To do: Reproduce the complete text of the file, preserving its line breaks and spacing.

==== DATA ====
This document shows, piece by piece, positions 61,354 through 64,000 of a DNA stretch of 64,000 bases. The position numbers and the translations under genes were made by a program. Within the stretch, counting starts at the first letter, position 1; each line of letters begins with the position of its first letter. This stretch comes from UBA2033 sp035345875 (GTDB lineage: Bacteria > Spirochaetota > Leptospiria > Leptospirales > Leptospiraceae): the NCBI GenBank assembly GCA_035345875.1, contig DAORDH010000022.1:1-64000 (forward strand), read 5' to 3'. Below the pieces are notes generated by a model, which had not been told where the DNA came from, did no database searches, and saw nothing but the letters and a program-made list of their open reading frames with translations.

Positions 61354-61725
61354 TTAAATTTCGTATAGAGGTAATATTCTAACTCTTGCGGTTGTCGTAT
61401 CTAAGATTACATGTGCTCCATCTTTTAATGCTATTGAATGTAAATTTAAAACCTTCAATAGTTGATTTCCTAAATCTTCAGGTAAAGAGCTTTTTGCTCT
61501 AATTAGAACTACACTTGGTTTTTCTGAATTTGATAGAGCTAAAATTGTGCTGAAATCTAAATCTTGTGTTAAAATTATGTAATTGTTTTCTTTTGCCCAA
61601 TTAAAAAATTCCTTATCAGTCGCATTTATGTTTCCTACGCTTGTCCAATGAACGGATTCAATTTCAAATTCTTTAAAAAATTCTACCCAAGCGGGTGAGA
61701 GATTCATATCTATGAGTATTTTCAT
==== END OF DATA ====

This document shows, piece by piece, positions 61,354 through 64,000 of a DNA stretch of 64,000 bases. The position numbers and the translations under genes were made by a program. Within the stretch, counting starts at the first letter, position 1; each line of letters begins with the position of its first letter. This stretch comes from UBA2033 sp035345875 (GTDB lineage: Bacteria > Spirochaetota > Leptospiria > Leptospirales > Leptospiraceae): the NCBI GenBank assembly GCA_035345875.1, contig DAORDH010000022.1:1-64000 (forward strand), read 5' to 3'. Below the pieces are notes generated by a model, which had not been told where the DNA came from, did no database searches, and saw nothing but the letters and a program-made list of their open reading frames with translations.

Positions 61354-61725
61354 TTAAATTTCGTATAGAGGTAATATTCTAACTCTTGCGGTTGTCGTAT
61401 CTAAGATTACATGTGCTCCATCTTTTAATGCTATTGAATGTAAATTTAAAACCTTCAATAGTTGATTTCCTAAATCTTCAGGTAAAGAGCTTTTTGCTCT
61501 AATTAGAACTACACTTGGTTTTTCTGAATTTGATAGAGCTAAAATTGTGCTGAAATCTAAATCTTGTGTTAAAATTATGTAATTGTTTTCTTTTGCCCAA
61601 TTAAAAAATTCCTTATCAGTCGCATTTATGTTTCCTACGCTTGTCCAATGAACGGATTCAATTTCAAATTCTTTAAAAAATTCTACCCAAGCGGGTGAGA
61701 GATTCATATCTATGAGTATTTTCAT